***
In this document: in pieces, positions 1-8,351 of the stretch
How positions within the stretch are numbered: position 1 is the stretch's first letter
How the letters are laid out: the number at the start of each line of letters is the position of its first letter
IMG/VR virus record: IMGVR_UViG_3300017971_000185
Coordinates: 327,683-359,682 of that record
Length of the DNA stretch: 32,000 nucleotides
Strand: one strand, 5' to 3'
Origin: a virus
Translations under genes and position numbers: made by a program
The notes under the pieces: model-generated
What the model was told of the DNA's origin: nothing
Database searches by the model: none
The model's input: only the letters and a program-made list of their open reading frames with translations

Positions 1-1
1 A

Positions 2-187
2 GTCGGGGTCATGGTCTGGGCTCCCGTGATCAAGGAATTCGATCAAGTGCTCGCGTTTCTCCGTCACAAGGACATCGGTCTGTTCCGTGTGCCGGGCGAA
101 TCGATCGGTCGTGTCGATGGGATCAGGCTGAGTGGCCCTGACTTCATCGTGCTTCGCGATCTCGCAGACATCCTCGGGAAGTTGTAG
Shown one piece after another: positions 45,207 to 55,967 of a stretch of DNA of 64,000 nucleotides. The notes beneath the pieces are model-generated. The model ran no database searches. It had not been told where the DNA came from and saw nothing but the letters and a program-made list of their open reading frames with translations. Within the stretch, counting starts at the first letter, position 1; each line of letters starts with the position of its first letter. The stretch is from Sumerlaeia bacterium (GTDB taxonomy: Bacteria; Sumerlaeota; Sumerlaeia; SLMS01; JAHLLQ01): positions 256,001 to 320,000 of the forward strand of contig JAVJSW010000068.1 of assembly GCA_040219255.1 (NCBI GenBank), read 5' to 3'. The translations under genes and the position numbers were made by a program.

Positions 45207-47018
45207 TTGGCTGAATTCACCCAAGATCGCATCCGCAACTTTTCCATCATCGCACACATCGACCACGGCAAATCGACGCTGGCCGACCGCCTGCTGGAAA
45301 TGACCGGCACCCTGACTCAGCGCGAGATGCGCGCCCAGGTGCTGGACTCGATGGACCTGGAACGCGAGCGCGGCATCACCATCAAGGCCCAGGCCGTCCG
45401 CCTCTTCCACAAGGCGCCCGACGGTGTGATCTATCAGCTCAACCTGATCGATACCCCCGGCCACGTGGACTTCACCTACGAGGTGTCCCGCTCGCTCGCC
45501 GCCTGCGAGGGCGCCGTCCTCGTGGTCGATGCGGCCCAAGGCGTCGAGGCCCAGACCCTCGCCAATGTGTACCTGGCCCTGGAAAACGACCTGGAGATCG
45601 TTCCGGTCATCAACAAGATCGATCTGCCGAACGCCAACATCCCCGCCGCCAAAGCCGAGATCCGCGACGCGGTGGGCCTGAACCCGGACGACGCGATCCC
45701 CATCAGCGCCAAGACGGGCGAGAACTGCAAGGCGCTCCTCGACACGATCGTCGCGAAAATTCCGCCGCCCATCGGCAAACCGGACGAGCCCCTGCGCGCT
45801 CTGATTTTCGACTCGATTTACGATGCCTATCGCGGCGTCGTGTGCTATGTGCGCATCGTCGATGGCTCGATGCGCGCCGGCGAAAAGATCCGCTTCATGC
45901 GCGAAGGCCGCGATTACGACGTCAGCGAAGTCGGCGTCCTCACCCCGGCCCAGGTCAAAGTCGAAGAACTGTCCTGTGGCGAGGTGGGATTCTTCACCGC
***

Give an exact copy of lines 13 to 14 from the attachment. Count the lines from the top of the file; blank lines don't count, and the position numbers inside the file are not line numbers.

The model's input: only the letters and a program-made list of their open reading frames with translations

Positions 1-1